BY TONY CASTRO
They say that Hollywood is a place where you can remake yourself into whatever you want, and no star knows that better than Eva Longoria.
Eight years ago, she transformed herself from one of the many daytime soap opera actors in Tinseltown into a major entertainment star with the hit ABC drama “Desperate Housewives,” becoming possibly the biggest Hispanic name in show business today.
Eva Longoria is trying to increase Latino power in politics
Now she is trying to do the same makeover for Latino power in politics, attempting to transform their role through the voice she knows speaks the loudest both in Hollywood and Washington – money, which has traditionally been the mother’s milk of politics.
The 37-year-old actress is the best known of a small coterie of wealthy Latinos who are trying to develop a fund-raising arm that, along with the Hispanic clout at the polls, will put the American Hispanic agenda at the forefront of the country’s national political dialog.
“We wanted to make sure the Latino community stops being a number and starts being looked at as a market,” says Longoria. “It may have been a shock to some, but not if you look at trends in Hispanic buying power.”
The other Latino millionaires who are helping Longoria are her fellow Texan Henry Muñoz III, a San Antonio architectural-designer; Puerto Rican attorney Andres W. Lopez; former television anchor Giselle Fernandez; and prominent Chicago trial lawyer Manuel “Manny” Sanchez.
The Hispanic political model is turned on its ear
“What Eva and her partners are doing is turning the Hispanic political model on its ear,” says California political consultant William Orozco. “Other Latino political and advocacy groups have been around for decades, but they’ve never raised the kind of money for a campaign like what Eva and her people did this year.
“It’s revolutionary in American Latino politics, and in politics nothing talks like money. It makes Eva a new political force in her own right.”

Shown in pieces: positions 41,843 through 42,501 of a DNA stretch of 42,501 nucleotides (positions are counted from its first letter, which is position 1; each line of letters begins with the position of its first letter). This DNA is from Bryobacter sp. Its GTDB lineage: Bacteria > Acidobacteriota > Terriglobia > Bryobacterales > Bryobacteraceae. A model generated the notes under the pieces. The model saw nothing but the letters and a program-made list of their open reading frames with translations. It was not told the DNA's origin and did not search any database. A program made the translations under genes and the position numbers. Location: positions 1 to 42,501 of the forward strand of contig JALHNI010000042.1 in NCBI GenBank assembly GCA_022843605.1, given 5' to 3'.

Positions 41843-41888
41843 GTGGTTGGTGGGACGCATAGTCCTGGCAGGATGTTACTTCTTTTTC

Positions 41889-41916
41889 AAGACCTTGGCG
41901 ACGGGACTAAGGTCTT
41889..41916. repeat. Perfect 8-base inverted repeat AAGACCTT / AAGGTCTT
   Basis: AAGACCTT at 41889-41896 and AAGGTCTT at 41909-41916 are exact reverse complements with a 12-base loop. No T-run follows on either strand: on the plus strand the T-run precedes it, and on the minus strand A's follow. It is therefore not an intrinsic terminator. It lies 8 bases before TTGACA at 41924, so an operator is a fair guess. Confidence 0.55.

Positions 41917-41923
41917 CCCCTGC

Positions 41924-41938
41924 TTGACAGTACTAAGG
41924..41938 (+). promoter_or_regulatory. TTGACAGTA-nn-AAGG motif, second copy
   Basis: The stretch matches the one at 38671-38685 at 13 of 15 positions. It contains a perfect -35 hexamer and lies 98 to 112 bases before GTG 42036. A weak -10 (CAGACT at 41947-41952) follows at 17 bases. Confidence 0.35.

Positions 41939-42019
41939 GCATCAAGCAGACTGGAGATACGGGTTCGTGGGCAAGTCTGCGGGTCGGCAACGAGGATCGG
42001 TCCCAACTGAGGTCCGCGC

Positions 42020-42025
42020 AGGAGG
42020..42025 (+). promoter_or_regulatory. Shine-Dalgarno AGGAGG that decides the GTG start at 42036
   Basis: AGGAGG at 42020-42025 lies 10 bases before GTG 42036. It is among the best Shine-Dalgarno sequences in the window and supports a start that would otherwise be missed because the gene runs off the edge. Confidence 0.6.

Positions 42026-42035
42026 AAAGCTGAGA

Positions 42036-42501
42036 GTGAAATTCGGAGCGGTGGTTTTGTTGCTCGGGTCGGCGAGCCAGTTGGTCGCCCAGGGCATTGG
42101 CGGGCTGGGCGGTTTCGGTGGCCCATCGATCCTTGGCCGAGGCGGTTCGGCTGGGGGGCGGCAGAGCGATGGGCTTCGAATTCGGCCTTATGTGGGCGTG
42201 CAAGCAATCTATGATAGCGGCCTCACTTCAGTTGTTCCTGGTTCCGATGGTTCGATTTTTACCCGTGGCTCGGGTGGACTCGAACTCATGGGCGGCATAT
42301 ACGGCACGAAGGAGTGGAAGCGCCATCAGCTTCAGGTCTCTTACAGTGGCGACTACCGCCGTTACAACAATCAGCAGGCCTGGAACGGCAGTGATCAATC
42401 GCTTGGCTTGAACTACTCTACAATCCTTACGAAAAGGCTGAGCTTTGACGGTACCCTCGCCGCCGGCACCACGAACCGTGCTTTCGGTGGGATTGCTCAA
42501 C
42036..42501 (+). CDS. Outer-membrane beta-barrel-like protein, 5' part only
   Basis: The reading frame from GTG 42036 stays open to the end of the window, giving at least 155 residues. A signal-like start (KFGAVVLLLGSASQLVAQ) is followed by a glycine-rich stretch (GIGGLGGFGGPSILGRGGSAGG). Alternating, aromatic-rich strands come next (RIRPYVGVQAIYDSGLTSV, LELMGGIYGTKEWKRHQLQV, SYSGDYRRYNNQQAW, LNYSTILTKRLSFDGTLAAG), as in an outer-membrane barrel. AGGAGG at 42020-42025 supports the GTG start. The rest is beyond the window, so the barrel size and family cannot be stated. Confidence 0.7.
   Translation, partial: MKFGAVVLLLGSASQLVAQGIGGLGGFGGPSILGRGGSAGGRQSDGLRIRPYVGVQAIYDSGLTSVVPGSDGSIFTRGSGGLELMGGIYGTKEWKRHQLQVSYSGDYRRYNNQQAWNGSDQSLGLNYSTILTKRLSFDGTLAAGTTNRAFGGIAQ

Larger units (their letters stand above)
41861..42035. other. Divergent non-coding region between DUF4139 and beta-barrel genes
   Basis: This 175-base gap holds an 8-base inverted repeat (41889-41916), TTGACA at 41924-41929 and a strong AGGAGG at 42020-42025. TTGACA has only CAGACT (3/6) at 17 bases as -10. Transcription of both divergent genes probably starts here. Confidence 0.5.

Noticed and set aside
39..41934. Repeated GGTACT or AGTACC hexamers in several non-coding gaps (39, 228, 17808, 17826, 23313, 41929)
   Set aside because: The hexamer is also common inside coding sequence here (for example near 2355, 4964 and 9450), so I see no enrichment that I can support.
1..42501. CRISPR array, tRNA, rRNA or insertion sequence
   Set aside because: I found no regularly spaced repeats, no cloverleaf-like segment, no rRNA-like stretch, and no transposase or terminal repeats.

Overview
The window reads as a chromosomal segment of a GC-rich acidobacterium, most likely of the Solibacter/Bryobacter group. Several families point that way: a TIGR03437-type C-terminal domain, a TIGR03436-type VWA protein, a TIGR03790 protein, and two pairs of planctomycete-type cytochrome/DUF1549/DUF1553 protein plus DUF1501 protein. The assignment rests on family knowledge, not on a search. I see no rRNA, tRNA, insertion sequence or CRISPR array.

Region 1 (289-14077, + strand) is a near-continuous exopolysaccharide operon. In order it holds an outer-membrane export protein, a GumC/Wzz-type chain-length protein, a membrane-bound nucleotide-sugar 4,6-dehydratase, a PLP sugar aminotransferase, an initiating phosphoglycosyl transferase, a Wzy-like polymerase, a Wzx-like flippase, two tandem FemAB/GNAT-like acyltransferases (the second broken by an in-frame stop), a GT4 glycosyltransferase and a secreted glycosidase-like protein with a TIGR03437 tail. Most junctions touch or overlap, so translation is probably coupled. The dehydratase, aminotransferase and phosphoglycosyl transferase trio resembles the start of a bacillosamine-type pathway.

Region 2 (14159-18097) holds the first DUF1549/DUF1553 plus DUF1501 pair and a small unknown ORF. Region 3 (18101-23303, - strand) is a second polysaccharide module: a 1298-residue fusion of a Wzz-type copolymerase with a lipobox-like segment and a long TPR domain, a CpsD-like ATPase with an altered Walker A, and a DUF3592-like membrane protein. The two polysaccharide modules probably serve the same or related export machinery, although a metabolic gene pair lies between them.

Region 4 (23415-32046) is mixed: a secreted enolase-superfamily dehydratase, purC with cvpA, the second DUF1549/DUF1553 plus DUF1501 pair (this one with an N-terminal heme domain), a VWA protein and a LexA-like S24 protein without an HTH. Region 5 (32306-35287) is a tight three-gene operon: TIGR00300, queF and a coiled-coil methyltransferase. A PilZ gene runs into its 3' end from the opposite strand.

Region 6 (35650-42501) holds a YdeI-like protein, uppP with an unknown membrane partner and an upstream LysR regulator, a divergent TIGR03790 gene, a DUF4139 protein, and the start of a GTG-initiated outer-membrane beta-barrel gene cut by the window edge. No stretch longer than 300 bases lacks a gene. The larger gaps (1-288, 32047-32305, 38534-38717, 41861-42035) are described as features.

Eva Longoria was the most visible Hollywood figure during the presidential campaigns
Longoria was one of President Barack Obama’s re-election co-chairs, stumping nationally for him and becoming perhaps the most visible Hollywood figure in this year’s presidential campaign.
But what most people didn’t realize was that she along with her money group also injected some $30 million dollars for Obama’s re-election through their fund-raising operation called the Futuro Fund – of which Muñoz, Fernandez, Lopez and Sanchez are co-chairs.
“Politics has a currency — it has votes and money,” says Muñoz. “Our community has been known for votes, and now it has to be known for money.”
Most of the Futuro Fund’s money in the past campaign was raised by hitting up other well-heeled Hispanics, and their biggest fund-raiser was a celebrity studded fund-raiser Oct. 24 at home of actors Antonio Banderas and Melanie Griffith in the exclusive Los Angeles enclave of Hancock Park.
Banderas, a Spaniard by citizenship, said the event was “like a fairy tale.”
“I am still a supporter of President Obama, not being an American but knowing that the president of the United States of America has a very strong impact around the world, and my family – they are – my daughter, I want a future for her,” the actor said.
The event was billed as “first ever national Latino gala for a presidential candidate” with tickets ranging from $5,000 to $35,800.
Obama flew into Los Angeles for the event which was also attended by Los Angeles mayor Antonio Villaraigosa and San Antonio mayor Julian Castro.
Now, Longoria and her fund-raising partners are looking ahead to developing their operation as a bi-partisan tool.
“We can’t cast ourselves necessarily as a partisan entity or an Obama-specific entity,” says Lopez, a member of the Democratic National Committee. “The question is, how do Latinos, having reached a tipping point in this cycle, move on not just for the next four years, but the next 40?
“That will necessitate talking to both sides of the aisle.”